Who doesn’t love a good professional development opportunity? As student affairs professionals, we are always looking for ways to better ourselves for our students and as a new professional, there is plenty of time to do just that. professional development as a new professional in graduate school is another story. Between classes, papers, assistantships, internships, and everyday life, how can a busy graduate student fit in good professional development?
Being a graduate student means fitting professional development into a hectic schedule. Which in turn, means getting creative with time.
If you have an assistantship or internship, folding professional development into what you are already doing is a great first step. Taking on another task is a perfect way to get in some good development. Always ask your supervisor how you can take that extra step or if you can add something to your position. Make sure to come with ideas to your supervisor to show your commitment!
Utilizing time off is another way to work around a packed schedule as a graduate student. Finding webinars to attend or do during winter break one idea to work professional development into graduate school. Take a break from binge watching and get some professional development time in! Summer is a perfect time to do an extra internship or attend a conference when you don’t have to worry about getting back to for a class or finding time to do a project.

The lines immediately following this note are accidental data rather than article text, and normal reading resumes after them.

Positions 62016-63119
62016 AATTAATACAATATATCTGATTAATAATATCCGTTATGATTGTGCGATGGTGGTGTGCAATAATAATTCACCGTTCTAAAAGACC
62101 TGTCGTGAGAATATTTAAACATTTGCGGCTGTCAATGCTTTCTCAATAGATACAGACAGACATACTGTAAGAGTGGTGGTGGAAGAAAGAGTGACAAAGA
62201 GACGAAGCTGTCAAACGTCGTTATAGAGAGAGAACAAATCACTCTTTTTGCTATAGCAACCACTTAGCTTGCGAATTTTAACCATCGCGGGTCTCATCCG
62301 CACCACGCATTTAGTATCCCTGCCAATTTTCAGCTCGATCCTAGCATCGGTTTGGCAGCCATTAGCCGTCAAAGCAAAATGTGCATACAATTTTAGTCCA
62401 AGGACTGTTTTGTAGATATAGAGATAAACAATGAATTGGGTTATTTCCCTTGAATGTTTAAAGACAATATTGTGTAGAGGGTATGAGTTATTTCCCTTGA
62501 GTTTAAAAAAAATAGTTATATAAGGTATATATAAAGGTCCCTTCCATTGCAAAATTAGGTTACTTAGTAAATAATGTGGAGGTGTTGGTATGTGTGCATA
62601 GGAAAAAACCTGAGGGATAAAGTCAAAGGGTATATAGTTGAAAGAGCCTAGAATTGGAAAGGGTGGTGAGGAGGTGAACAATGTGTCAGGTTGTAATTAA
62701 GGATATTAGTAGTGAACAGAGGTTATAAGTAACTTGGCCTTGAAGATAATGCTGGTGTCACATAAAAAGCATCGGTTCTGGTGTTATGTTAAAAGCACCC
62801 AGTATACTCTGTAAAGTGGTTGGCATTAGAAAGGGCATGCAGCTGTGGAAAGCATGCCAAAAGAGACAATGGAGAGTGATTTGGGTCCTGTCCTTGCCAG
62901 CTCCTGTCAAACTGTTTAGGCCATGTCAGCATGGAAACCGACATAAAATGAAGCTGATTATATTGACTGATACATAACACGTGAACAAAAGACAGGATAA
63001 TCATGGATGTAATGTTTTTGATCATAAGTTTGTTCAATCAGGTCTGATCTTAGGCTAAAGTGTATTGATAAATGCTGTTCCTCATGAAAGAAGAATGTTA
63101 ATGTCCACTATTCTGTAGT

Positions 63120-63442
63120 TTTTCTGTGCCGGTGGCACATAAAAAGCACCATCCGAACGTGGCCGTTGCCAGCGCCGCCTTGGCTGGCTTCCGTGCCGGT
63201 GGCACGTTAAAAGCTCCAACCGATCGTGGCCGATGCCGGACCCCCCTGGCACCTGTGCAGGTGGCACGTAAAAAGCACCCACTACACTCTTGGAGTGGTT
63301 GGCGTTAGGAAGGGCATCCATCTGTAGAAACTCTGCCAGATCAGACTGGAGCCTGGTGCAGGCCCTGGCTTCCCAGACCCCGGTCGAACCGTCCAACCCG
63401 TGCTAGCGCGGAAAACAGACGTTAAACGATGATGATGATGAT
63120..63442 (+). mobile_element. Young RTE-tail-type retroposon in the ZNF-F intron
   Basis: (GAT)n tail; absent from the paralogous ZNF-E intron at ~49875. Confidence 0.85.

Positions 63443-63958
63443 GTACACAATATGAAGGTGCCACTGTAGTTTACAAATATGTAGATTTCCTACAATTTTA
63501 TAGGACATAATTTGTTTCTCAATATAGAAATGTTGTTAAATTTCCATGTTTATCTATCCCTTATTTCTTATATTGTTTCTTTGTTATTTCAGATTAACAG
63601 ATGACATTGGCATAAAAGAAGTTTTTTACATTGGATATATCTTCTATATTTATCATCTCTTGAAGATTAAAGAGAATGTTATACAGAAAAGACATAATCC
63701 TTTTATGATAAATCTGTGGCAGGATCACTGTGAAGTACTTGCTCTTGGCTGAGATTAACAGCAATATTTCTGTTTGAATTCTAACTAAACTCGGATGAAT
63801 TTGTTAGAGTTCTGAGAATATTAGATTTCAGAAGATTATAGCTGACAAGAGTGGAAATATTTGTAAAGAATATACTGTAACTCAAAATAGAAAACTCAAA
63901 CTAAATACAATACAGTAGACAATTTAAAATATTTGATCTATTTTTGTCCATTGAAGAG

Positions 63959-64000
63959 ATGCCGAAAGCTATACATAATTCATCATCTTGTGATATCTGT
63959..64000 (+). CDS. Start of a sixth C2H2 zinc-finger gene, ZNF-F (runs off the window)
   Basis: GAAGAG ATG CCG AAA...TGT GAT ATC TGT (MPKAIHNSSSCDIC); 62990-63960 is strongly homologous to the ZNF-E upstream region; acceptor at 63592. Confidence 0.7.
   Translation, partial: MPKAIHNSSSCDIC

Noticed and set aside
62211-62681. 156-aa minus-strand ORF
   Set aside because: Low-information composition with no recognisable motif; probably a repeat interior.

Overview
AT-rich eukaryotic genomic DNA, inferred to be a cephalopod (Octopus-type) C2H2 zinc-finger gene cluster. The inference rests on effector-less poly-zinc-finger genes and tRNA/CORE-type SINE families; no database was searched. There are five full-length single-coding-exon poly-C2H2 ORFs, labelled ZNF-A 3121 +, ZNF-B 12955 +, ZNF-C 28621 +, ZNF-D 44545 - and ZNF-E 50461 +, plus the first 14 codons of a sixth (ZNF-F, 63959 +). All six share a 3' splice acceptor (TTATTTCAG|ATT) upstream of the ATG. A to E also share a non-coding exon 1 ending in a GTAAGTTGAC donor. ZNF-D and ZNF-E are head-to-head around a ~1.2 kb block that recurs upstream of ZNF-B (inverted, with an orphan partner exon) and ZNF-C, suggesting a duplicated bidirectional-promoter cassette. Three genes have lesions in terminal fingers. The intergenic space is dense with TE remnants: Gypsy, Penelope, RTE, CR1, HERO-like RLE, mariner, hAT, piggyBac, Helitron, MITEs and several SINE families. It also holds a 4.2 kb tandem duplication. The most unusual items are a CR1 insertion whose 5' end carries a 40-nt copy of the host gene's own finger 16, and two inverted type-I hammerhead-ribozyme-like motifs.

After finally finding time, now the struggle is finding the best professional development for yourself. Many graduate students come into a master’s program looking to explore and find their place in the expansive field of student affairs. With so many options, it may be hard to target the best opportunities for development! Looking for opportunities that allow you a wide range of options such as a conference is a good place to start. That way, you can attend multiple sessions and try out new areas that peak your interest and get the most out of the opportunity, especially if it is your only one. Instead of pinpointing what your interests are, ruling out what you know you do not like may be easier. This can help target associations to check out or key search words in articles to avoid. If you are not an orientation person, then looking at opportunities from NODA may not be the best place to look.
A key to professional development as a graduate is finding an assistantship or internship that pays for the professional development. While not every assistantship comes with professional development funds, it is always OK to inquire and see what you can ask from your department funds wise or opportunities wise that will not cost you anything. If you are still in the graduate school search or even the first job search asking about funds for professional development is important. Paying for opportunities can add up quickly. Paying for less means being able to do more.
In the end, it is important to turn any professional development into what you want. Reading articles, attending conferences, leading an alternative spring break trip, and joining an association are just some of the ways to get professional development as a graduate student, but it doesn’t stop there. Exploring and making the time in your program what you want it to be sets up your future. Good professional development can set you set you up to excel in areas and build a solid foundation for your future career.